The Short Life of the USS Macon

Building the USS Macon airship in the early 1930s
Building the USS Macon airship in the early 1930s

Macon (ZRS‑5), a rigid frame airship designated for scouting purposes, was built by the Goodyear‑Zeppelin Corp., of Akron, Ohio; christened 11 March 1933 by Mrs. William A. Moffett wife of Rear Admiral Moffett; and commissioned 23 June 1933, Comdr. Alger H. Dresel in command.

Designed to carry five F9C biplanes, Macon received her first aircraft on board 6 July 1933 during trial flights out of Lakehurst, N.J. Departing the east coast 12 October 1933, Macon’s homefield became Sunnyvale, Calif. She operated out of that base until 12 February, when, returning from fleet maneuvers, she ran into a storm off Point Sur, Calif. During the storm, she was caught in a sudden updraft which caused structural failure of her upper fin and resultant gas leakage and loss of control. Settling to the sea, Macon sank off the California coast, losing only two crewmembers.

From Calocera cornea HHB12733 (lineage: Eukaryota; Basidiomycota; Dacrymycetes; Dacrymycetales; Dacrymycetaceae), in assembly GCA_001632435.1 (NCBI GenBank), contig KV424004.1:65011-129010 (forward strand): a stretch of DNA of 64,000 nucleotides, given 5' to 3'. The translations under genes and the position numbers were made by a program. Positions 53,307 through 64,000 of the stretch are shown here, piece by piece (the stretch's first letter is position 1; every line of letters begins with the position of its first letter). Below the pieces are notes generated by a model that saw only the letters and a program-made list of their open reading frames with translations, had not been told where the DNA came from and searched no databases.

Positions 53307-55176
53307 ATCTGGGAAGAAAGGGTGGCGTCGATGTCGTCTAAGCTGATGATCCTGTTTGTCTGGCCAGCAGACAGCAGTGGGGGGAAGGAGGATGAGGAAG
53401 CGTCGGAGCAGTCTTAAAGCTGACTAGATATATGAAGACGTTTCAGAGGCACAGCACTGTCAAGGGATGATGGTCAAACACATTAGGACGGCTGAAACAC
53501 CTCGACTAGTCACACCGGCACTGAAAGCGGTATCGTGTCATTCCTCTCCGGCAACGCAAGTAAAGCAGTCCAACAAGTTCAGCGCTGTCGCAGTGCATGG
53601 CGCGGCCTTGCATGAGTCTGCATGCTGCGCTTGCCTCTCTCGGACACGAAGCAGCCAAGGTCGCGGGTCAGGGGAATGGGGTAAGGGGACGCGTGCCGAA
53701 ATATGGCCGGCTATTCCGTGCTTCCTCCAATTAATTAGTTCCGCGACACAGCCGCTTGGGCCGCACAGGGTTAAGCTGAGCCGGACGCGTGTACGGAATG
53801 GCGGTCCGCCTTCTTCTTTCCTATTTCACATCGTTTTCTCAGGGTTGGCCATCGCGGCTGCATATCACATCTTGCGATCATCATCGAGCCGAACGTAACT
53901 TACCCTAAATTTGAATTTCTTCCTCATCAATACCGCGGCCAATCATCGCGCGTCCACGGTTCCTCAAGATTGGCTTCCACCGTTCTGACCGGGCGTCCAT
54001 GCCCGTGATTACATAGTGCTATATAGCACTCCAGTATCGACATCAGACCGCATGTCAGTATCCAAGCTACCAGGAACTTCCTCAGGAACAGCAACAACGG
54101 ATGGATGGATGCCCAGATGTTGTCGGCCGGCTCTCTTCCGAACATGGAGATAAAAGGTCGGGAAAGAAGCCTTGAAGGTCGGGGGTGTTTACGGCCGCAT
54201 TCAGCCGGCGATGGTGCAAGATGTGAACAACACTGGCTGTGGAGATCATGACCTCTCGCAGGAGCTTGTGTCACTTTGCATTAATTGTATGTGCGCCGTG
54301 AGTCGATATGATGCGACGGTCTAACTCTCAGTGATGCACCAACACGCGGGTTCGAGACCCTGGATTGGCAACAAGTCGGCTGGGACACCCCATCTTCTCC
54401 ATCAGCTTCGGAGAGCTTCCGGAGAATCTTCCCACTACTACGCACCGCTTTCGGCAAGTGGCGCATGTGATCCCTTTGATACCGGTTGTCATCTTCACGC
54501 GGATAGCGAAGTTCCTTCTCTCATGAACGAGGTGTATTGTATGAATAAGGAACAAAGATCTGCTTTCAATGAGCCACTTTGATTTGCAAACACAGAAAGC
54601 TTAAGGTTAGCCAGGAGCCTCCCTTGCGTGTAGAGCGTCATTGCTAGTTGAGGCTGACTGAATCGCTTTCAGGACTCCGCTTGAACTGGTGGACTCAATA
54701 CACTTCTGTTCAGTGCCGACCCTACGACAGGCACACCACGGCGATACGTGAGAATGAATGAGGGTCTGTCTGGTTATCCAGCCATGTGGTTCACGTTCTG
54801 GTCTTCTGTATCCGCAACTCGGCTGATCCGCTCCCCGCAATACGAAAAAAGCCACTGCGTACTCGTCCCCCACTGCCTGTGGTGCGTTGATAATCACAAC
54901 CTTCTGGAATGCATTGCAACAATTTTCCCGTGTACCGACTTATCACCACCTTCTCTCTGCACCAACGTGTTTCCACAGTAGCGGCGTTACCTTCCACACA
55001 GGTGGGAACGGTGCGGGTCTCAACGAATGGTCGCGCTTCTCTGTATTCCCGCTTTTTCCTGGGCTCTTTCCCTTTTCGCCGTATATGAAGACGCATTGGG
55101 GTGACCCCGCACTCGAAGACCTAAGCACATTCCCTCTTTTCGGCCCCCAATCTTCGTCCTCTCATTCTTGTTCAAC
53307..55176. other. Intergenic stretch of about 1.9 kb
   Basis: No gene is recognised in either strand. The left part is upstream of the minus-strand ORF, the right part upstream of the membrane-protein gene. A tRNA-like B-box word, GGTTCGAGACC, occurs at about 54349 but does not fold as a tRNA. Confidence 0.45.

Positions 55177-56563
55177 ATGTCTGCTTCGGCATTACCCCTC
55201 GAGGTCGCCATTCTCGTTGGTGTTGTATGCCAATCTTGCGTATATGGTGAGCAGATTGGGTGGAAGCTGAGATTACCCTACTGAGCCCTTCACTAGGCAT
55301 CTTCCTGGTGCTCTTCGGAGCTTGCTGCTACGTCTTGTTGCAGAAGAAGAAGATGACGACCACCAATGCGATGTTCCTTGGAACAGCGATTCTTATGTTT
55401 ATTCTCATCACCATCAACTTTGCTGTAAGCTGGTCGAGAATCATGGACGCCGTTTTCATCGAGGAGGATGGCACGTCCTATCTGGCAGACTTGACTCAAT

Macon, having completed 50 flights from her commissioning date, was stricken from the Navy list on 26 February 1935. Subsequent airships for Navy use were of a nonrigid design to make them less vulnerable to meteorologic phenomena.

ZRS‑5 Details: dead wt. 108.2; total lifting power ability 179.9; l. 785′; diameter, hull 132’10”; lit. from ground 146’2″; nominal gas volume 6,500,000 cu. ft.; max. s. 75.6 k.; Cpl. 91

Source: US Naval History and Heritage Command, accessed 4/26/2015

~Thanks to Steven Polunsky for this post

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